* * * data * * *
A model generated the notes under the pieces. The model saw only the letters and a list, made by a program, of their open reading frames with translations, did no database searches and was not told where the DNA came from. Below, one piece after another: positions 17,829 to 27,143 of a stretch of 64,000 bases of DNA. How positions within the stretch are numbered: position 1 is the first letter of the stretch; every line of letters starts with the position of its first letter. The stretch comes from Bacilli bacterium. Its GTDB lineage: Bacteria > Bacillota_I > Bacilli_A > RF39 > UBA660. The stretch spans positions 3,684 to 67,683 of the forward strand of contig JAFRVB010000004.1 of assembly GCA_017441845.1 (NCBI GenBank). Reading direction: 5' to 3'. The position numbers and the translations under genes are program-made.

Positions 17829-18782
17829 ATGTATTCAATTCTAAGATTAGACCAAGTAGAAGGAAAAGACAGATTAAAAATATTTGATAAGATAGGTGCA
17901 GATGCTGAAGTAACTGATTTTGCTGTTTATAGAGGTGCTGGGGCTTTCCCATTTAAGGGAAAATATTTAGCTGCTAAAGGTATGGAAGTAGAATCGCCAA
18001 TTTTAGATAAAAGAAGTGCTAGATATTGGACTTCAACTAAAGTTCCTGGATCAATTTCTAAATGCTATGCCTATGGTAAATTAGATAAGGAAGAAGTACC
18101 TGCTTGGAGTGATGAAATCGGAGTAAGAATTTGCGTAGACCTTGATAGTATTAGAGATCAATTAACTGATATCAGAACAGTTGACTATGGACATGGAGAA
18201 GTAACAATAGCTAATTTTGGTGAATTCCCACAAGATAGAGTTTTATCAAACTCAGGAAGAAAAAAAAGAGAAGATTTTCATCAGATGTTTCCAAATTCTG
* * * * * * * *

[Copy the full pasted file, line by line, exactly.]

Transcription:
A model generated the notes under the pieces. The model saw only the letters and a list, made by a program, of their open reading frames with translations, did no database searches and was not told where the DNA came from. Below, one piece after another: positions 17,829 to 27,143 of a stretch of 64,000 bases of DNA. How positions within the stretch are numbered: position 1 is the first letter of the stretch; every line of letters starts with the position of its first letter. The stretch comes from Bacilli bacterium. Its GTDB lineage: Bacteria > Bacillota_I > Bacilli_A > RF39 > UBA660. The stretch spans positions 3,684 to 67,683 of the forward strand of contig JAFRVB010000004.1 of assembly GCA_017441845.1 (NCBI GenBank). Reading direction: 5' to 3'. The position numbers and the translations under genes are program-made.

Positions 17829-18782
17829 ATGTATTCAATTCTAAGATTAGACCAAGTAGAAGGAAAAGACAGATTAAAAATATTTGATAAGATAGGTGCA
17901 GATGCTGAAGTAACTGATTTTGCTGTTTATAGAGGTGCTGGGGCTTTCCCATTTAAGGGAAAATATTTAGCTGCTAAAGGTATGGAAGTAGAATCGCCAA
18001 TTTTAGATAAAAGAAGTGCTAGATATTGGACTTCAACTAAAGTTCCTGGATCAATTTCTAAATGCTATGCCTATGGTAAATTAGATAAGGAAGAAGTACC
18101 TGCTTGGAGTGATGAAATCGGAGTAAGAATTTGCGTAGACCTTGATAGTATTAGAGATCAATTAACTGATATCAGAACAGTTGACTATGGACATGGAGAA
18201 GTAACAATAGCTAATTTTGGTGAATTCCCACAAGATAGAGTTTTATCAAACTCAGGAAGAAAAAAAAGAGAAGATTTTCATCAGATGTTTCCAAATTCTG